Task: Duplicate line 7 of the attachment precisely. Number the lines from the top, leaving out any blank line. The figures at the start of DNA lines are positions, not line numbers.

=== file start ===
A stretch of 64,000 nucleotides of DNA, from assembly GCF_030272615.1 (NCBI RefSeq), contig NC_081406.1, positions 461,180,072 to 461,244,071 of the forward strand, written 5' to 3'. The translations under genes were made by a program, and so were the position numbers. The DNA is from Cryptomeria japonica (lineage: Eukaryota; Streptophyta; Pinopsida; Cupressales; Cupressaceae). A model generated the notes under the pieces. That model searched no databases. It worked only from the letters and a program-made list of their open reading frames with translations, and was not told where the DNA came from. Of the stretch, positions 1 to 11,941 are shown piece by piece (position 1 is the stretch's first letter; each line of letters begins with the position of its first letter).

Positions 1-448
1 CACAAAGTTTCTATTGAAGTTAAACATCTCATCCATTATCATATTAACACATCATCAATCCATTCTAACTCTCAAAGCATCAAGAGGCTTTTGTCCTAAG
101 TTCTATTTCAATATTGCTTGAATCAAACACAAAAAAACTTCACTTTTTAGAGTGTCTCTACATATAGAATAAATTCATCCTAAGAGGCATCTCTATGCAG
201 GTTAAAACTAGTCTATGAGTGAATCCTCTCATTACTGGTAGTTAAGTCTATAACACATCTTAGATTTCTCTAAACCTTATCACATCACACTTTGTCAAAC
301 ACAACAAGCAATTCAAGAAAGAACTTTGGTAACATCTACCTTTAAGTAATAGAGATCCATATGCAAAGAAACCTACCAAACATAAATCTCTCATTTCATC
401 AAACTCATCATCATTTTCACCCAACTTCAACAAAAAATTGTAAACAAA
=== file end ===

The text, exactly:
401 AAACTCATCATCATTTTCACCCAACTTCAACAAAAAATTGTAAACAAA